This image from the Navigation Camera (Navcam) on NASA's Curiosity Mars rover includes a bright spot near the upper left corner. The sun is in the same direction, west-northwest, above the frame. Bright spots appear in images from the rover nearly every week. Typical explanations for them are cosmic rays hitting the light detector or sunlight glinting from rocks.
The right-eye camera of the stereo Navcam recorded this frame during the afternoon of the 589th Martian day, or sol, of Curiosity's work on Mars (April 3, 2014), from the site where the rover reached a waypoint called "the Kimberley" by that sol's drive. An image taken by the Navcam's left-eye camera within one second of the same time (http://mars.jpl.nasa.gov/msl/multimedia/raw/?rawid=NLB_449790582EDR_F0310000NCAM00262M_&s=589) does not include a bright spot of this type. A pair of Navcam images in the same direction from the previous afternoon has a bright spot similarly located in the right-eye image http://mars.jpl.nasa.gov/msl/multimedia/raw/?rawid=NRB_449700848EDR_F0301254NCAM00252M_&s=588) but not in the left-eye image (http://mars.jpl.nasa.gov/msl/multimedia/raw/?rawid=NLB_449700848EDR_F0301254NCAM00252M_&s=588).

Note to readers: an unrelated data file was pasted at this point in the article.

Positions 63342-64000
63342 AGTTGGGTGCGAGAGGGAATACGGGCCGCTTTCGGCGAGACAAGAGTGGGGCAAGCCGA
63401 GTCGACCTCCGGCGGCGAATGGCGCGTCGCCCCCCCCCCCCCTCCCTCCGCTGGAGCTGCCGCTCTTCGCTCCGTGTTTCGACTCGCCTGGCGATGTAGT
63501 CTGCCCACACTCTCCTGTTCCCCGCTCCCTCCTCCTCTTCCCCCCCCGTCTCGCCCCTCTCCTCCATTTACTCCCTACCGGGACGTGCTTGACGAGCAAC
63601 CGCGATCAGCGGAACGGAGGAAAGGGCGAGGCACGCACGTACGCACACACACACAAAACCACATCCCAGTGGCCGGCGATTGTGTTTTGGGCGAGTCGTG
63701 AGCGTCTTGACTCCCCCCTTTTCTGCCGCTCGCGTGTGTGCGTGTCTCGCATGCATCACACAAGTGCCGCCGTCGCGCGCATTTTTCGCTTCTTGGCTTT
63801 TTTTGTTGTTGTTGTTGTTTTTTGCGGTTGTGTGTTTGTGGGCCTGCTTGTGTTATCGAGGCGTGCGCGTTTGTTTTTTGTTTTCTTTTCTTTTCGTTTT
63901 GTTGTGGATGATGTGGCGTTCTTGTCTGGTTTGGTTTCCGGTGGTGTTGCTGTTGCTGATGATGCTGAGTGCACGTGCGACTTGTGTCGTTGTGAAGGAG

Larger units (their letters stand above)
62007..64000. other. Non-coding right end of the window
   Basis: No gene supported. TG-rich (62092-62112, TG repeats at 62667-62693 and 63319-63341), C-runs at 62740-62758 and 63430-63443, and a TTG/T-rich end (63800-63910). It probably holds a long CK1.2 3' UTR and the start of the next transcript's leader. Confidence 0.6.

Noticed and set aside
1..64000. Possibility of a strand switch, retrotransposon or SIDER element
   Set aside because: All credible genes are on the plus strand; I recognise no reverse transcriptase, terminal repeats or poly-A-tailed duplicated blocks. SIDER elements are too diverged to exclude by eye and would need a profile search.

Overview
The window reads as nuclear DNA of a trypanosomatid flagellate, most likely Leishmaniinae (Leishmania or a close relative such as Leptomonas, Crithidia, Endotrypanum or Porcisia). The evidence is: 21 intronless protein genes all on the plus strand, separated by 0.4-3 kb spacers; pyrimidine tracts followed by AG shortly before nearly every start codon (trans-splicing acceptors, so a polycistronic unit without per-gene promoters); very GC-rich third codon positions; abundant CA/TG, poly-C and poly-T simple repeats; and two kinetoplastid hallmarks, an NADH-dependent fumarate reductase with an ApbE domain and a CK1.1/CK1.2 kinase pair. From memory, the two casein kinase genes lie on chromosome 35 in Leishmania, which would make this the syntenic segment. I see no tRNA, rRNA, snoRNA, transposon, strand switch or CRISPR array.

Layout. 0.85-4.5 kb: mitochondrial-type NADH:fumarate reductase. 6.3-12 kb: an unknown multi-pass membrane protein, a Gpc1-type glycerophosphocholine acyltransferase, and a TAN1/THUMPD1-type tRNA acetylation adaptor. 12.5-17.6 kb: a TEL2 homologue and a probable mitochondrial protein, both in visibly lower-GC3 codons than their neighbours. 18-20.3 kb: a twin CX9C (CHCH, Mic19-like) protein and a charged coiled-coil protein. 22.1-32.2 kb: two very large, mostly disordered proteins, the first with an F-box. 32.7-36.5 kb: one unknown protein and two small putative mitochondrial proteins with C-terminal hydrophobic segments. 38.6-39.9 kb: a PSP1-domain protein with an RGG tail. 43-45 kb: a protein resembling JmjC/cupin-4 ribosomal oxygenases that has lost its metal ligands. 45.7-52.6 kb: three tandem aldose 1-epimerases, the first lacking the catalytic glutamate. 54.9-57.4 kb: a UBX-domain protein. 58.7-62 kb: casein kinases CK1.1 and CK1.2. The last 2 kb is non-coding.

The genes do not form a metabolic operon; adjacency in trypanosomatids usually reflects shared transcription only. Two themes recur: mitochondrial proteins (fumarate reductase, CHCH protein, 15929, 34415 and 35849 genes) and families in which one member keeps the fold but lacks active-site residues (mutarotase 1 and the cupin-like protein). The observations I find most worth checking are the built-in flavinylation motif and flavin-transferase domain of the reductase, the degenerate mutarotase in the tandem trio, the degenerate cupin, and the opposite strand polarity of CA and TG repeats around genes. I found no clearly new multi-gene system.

One possible explanation for the bright spot in this image is a glint from a rock surface reflecting the sun. Another is a cosmic ray hitting the camera's light detector, a CCD (charge-coupled device). Cosmic ray patterns in Mars rover images vary from a dot to a long line depending on the angle at which the ray strikes the detector.
NASA's Jet Propulsion Laboratory, a division of the California Institute of Technology, Pasadena, manages the Mars Science Laboratory Project for NASA's Science Mission Directorate, Washington. JPL designed and built the project's Curiosity rover and the rover's Navcam.